|Filed June 27, 1995|
[Concurrence Filed .]
Robert Ewald Ryan, Plaintiff and Appellee
Elizabeth EW Flemming, Defendant and Appellant
Civil No. 940274
Appeal from the District Court for Grand Forks County, North Central Judicial District, the Honorable Bruce E. Bohlman, Judge.
Opinion of the Court by Meschke, Justice.
Howe and Seaworth, 421 DeMers Avenue, P.O. Box 5421, Grand Forks, ND 58206-5421, for plaintiff and appellee; argued by Mary E. Seaworth.
Tom P. Slorby (argued), 201 South Main, Suite 202, P.O. Box 3118, Minot, ND 58702-3118, for defendant and appellant.
Ryan v. Flemming
Elizabeth Flemming appealed a decree placing primary physical custody of her son, Robert Jr., with his father, Robert Ryan. We consider the effect of a private judicial interview of a child witness without administering an oath, the effect of violence to property on the presumption against custody by a violent parent, and whether the evidence supported placement of primary custody of a five-year-old boy with his father. We affirm.
Robert and Elizabeth began a relationship in 1987, but never married. Their son, Robert Jr., was born on April 18, 1989. At the time Elizabeth had a six-year-old son, Jesse, from before. Robert Jr. lived solely with Elizabeth and Jesse until August 1989, when Robert and Elizabeth moved in together in Grand Forks. In June 1990, Elizabeth moved to Minot with her boys, where they lived until August 1991. Then, Robert took Robert Jr. back to Grand Forks to live with him.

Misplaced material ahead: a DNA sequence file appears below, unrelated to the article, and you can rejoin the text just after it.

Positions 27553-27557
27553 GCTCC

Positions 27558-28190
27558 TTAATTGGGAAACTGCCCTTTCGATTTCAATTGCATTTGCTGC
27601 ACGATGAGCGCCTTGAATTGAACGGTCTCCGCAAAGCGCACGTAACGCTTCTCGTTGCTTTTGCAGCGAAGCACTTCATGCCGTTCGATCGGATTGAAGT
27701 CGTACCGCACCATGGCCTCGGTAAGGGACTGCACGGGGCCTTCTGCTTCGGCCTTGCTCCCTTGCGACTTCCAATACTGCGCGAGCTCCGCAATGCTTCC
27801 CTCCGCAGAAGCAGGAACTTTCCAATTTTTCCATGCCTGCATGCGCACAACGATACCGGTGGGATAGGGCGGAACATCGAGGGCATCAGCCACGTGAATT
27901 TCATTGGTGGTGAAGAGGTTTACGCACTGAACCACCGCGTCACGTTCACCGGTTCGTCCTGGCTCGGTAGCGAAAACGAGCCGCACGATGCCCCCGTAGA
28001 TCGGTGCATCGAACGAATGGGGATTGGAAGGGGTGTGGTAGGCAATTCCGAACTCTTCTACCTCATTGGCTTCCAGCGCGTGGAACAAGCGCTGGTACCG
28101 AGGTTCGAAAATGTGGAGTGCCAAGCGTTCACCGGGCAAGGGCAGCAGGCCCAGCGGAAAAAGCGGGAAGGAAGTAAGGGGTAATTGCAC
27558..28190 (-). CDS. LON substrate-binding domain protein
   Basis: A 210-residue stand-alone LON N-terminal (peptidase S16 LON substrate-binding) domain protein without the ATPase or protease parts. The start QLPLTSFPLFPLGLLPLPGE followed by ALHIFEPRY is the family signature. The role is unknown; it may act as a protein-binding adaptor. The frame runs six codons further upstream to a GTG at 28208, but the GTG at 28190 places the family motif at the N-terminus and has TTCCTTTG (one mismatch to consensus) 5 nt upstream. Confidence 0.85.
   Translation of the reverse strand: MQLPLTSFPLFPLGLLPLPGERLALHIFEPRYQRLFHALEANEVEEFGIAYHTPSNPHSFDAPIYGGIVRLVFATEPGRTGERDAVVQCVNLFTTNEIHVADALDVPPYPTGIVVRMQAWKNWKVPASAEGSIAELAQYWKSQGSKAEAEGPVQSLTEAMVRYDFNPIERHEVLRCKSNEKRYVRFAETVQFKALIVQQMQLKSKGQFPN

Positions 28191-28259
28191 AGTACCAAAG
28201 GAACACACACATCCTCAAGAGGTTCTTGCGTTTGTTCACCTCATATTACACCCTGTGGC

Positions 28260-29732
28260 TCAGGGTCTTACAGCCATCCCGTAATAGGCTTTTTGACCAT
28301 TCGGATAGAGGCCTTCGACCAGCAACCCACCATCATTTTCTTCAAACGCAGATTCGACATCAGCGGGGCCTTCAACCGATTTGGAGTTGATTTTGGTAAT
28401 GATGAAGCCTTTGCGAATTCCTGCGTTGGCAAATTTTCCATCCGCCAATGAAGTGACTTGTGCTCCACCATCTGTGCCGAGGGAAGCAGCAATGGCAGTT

The family soon came together again when Elizabeth and Jesse returned to Grand Forks to live there too, but later in 1991, Elizabeth moved to a separate apartment. For the next two years, Robert Jr. often went back and forth between the homes of his parents, but primarily lived with Robert. In late October 1993, Elizabeth again moved to Minot with Jesse, taking Robert Jr. with her against Robert's wishes. Robert sued Elizabeth for custody of the boy, and obtained his temporary custody pending trial. Elizabeth too sought custody of Robert Jr.
On the morning of trial in 1994, Jesse was interviewed briefly in the judge's chambers without Robert or Elizabeth present. Present were Jesse, an attorney for each parent, the court reporter, and the judge. At trial, Robert and Elizabeth both testified, and each described acts by Robert in breaking a potted plant once and in ripping a phone off the wall another time.
The trial court decreed joint legal custody of Robert Jr., placed his primary physical custody with Robert, and scheduled visitation with Elizabeth, who was ordered to pay $187 monthly child support. Elizabeth appeals.
Elizabeth argues that the trial court erroneously placed primary custody of Robert Jr. with Robert. In particular, she argues that the court erred in not putting Jesse under oath for the chambers interview, in excluding her from that interview, and in misapplying the presumption against placing custody with a violent parent. Robert responds that the court reasonably found insufficient violence by Robert for a presumption against his custodial fitness, and correctly placed Robert Jr.'s custody with Robert as the primary caretaker. We agree with Robert.